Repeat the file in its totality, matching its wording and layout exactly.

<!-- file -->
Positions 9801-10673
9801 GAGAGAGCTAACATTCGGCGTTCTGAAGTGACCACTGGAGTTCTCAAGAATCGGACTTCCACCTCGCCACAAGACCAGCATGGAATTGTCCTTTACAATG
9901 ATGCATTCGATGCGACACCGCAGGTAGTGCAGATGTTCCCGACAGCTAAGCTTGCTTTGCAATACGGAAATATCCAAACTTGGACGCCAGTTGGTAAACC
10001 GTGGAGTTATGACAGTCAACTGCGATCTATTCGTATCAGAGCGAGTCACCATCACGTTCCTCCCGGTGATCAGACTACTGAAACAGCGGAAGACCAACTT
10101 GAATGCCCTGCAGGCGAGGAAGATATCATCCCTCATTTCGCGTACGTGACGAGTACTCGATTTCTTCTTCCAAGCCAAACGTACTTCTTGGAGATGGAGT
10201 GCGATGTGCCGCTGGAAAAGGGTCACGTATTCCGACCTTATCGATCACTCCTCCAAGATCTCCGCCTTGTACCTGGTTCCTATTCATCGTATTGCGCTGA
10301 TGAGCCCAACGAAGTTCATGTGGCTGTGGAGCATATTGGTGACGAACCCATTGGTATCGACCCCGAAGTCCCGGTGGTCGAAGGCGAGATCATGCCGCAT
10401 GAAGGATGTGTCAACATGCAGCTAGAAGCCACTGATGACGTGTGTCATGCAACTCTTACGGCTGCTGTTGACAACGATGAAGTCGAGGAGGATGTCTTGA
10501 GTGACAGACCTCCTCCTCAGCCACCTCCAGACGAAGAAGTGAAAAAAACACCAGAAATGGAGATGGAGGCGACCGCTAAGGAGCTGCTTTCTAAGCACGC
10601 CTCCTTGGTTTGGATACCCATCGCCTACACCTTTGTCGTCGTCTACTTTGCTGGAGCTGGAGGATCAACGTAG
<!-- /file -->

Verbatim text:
Positions 9801-10673
9801 GAGAGAGCTAACATTCGGCGTTCTGAAGTGACCACTGGAGTTCTCAAGAATCGGACTTCCACCTCGCCACAAGACCAGCATGGAATTGTCCTTTACAATG
9901 ATGCATTCGATGCGACACCGCAGGTAGTGCAGATGTTCCCGACAGCTAAGCTTGCTTTGCAATACGGAAATATCCAAACTTGGACGCCAGTTGGTAAACC
10001 GTGGAGTTATGACAGTCAACTGCGATCTATTCGTATCAGAGCGAGTCACCATCACGTTCCTCCCGGTGATCAGACTACTGAAACAGCGGAAGACCAACTT
10101 GAATGCCCTGCAGGCGAGGAAGATATCATCCCTCATTTCGCGTACGTGACGAGTACTCGATTTCTTCTTCCAAGCCAAACGTACTTCTTGGAGATGGAGT
10201 GCGATGTGCCGCTGGAAAAGGGTCACGTATTCCGACCTTATCGATCACTCCTCCAAGATCTCCGCCTTGTACCTGGTTCCTATTCATCGTATTGCGCTGA
10301 TGAGCCCAACGAAGTTCATGTGGCTGTGGAGCATATTGGTGACGAACCCATTGGTATCGACCCCGAAGTCCCGGTGGTCGAAGGCGAGATCATGCCGCAT
10401 GAAGGATGTGTCAACATGCAGCTAGAAGCCACTGATGACGTGTGTCATGCAACTCTTACGGCTGCTGTTGACAACGATGAAGTCGAGGAGGATGTCTTGA
10501 GTGACAGACCTCCTCCTCAGCCACCTCCAGACGAAGAAGTGAAAAAAACACCAGAAATGGAGATGGAGGCGACCGCTAAGGAGCTGCTTTCTAAGCACGC
10601 CTCCTTGGTTTGGATACCCATCGCCTACACCTTTGTCGTCGTCTACTTTGCTGGAGCTGGAGGATCAACGTAG